Call Us Now

+91 9606900005 / 04

For Enquiry


Focus: GS-II Governance

Why in news?

  • The law on granting sanction for prosecution imposes a duty on the government concerned to apply its mind to the facts of each case and render a decision based on its assessment whether, prime facie, a case has been made out
  • The sanction requirement has seen criticism only in corruption cases, as the power could be used to shield corrupt public servants. 


  • Superior courts have repeatedly stressed that giving sanction is not a mechanical process, but requires application of mind.
  • The government is required to decide whether there is enough material to conclude that the speech or slogans had a tendency to create public disorder or contained incitement to violence.
  • The prior sanction norm is a vital procedural safeguard against frivolous prosecution.
  • The sanction requirement has seen criticism only in corruption cases, as the power could be used to shield corrupt public servants.
  • However, the sanction contemplated by Section 196 of the CrPC, for “offences against the state” in the Indian Penal Code, as well as “conspiracy” to commit them, is different.
  • Such sanction is also needed for Section 153A (promoting enmity between different groups) and Section 295A (malicious acts intended to outrage religious feelings).
  • The reason is that a police officer’s understanding of the offence should be subject to the government’s scrutiny so that these provisions are not unlawfully used against free speech.

Section 196 of the CrPC:  

Section 196 of the CrPC. is just a procedure wherein it says that in order to prosecute a person for offences committed under Section 153A or Section 295A of the IPC, the State Government or the District Magistrate may, before giving consent under Sub-Section (2) of Section 196 of the CrPC., order a preliminary investigation by a police officer not being below the rank of Inspector.

Section 153A of IPC?

Section 153A of the Indian Penal Code (IPC) deals with the offence of promoting disharmony, enmity or feelings of hatred between different groups on the grounds of religion, race, place of birth, residence, language, etc. and doing acts prejudicial to maintenance of harmony. The offence is a cognizable offence and the punishment for the same may extend to three years, or with fine, or with both. However, the punishment of the offence committed in a place of worship is enhanced up to five years and fine.

Section 295(A) of IPC?

Section 295(A) says that Deliberate and malicious acts, intended to outrage religious feelings of any class by insulting its religion or religious beliefs. Whoever, with deliberate and malicious intention of outraging the religious feelings of any class of  [citizens of India],  [by words, either spoken or written, or by signs or by visible representations or otherwise], insults or attempts to insult the religion or the religious beliefs of that class, shall be punished with imprisonment of either description for a term which may extend to [three years], or with fine, or with both.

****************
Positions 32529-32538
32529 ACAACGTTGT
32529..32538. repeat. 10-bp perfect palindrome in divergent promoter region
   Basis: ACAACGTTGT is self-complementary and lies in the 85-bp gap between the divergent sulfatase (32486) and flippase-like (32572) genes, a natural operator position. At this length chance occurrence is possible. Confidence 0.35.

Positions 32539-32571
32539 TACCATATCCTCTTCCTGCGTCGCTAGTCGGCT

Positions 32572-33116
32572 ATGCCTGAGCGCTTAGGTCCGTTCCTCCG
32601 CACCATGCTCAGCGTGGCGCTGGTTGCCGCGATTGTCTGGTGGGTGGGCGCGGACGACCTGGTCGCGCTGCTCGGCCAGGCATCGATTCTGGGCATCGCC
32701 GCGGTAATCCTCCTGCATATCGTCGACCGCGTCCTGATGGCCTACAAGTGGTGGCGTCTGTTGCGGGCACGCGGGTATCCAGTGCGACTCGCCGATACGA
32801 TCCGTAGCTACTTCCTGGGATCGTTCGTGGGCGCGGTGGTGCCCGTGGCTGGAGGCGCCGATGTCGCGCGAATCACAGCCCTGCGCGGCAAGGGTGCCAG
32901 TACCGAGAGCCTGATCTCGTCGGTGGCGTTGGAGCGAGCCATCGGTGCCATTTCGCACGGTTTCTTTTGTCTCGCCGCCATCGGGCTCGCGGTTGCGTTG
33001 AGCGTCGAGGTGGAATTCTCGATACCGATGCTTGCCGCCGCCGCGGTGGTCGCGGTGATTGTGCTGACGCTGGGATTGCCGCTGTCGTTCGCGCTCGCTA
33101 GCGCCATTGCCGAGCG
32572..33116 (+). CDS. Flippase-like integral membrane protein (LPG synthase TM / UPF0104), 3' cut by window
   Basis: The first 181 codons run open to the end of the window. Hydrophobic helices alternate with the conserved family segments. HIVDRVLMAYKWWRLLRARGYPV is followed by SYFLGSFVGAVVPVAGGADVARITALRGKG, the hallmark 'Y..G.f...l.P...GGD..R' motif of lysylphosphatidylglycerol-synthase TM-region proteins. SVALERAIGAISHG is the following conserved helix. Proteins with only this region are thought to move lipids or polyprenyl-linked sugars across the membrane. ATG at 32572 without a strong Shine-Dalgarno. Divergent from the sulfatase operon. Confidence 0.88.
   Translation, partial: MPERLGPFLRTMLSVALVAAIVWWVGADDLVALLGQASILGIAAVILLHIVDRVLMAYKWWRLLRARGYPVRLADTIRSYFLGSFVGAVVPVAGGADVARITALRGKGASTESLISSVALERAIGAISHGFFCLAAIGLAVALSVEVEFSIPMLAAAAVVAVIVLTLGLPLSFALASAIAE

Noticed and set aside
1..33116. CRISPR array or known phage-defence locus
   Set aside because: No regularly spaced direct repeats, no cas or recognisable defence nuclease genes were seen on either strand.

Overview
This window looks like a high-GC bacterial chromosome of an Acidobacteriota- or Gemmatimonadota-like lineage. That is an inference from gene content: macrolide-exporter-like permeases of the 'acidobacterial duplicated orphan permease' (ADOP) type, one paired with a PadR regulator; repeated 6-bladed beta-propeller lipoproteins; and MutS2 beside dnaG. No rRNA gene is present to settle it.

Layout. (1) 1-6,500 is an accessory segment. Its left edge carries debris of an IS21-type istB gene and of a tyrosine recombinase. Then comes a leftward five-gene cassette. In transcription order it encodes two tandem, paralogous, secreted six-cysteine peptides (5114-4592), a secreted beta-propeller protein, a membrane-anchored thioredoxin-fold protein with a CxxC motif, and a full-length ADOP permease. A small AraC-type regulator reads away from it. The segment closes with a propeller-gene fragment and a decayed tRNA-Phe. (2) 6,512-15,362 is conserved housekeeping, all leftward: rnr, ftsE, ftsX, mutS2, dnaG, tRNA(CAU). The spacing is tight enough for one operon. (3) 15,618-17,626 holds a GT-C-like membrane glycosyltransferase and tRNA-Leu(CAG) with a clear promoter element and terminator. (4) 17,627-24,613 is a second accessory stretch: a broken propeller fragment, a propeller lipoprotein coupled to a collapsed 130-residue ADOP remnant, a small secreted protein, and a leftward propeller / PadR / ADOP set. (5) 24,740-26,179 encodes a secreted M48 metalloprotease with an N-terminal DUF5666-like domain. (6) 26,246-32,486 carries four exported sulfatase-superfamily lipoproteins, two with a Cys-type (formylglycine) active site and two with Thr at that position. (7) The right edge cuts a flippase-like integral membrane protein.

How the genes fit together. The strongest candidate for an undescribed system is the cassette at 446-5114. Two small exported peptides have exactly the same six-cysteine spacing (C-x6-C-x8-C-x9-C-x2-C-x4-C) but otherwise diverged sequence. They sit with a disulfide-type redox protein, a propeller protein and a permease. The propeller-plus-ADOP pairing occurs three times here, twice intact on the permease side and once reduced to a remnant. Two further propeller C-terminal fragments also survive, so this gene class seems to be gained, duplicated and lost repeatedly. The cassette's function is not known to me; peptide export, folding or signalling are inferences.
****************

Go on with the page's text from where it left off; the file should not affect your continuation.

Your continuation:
Issues with the section 295A:

  • The broad ambit of section 295A – which is non-bail-able and does not recognize even truth as a defence  have made it a powerful tool in the hands of the intolerant lot. 
  • IPC already has several other provisions to deal with those attempting to breach communal harmony, it may be wise to consider watering down or doing away with Section 295A altogether, particularly when unjustified invocation of the penal provision only sparks fears of aggravating communal tension. 
  • Section 295, which has been the Indian version of anti-blasphemy law since its introduction during the colonial rule, continues even after blasphemy being abolished in the UK. 
  • It has chilling effect on freedom of speech and expression.
  • Though Section 295A envisages malicious intent behind the offending act and the procedural law mandates the need for sanction from government for prosecution, the ineffectiveness of the safeguards can be gauged from the fact that they could not save even a stand-up comedian from arrest immediately after a complaint.
  • Section 295A deters even honest attempts to fight against superstition and prejudices, the broad ambit of the offence had sometimes even put the government and courts in difficult situations. 
  • The wide ambit of Section 295A has not spared even pure artistic and literary expressions and has often startled even the votaries of the provision with unintended consequences. The biggest example of which is imposition of this section on MF Hussein’s Paintings.

Constitutionality and problems in repealing the law:

  • With respect to repeal of Section 295A, however, there is a significant problem: in 1957, in, a five-judge bench of the Supreme Court upheld its constitutionality.
  • This means that, if the Supreme Court were to change its mind, it would need a bench of at least seven judges to overrule Ramji Lal Modi case, and strike down the law.
  • Procedurally, this would require the challengers to 295A to first convince a two-judge bench (before which any petition originally goes) that there are sufficient reasons for doubting the correctness of Ramji Lal Modi case.
  • If convinced, this two-judge bench would need to refer the question to a five-judge bench which, in turn (if convinced), would have to refer it to a seven-judge bench, which would finally hear the case on merits.
June 2024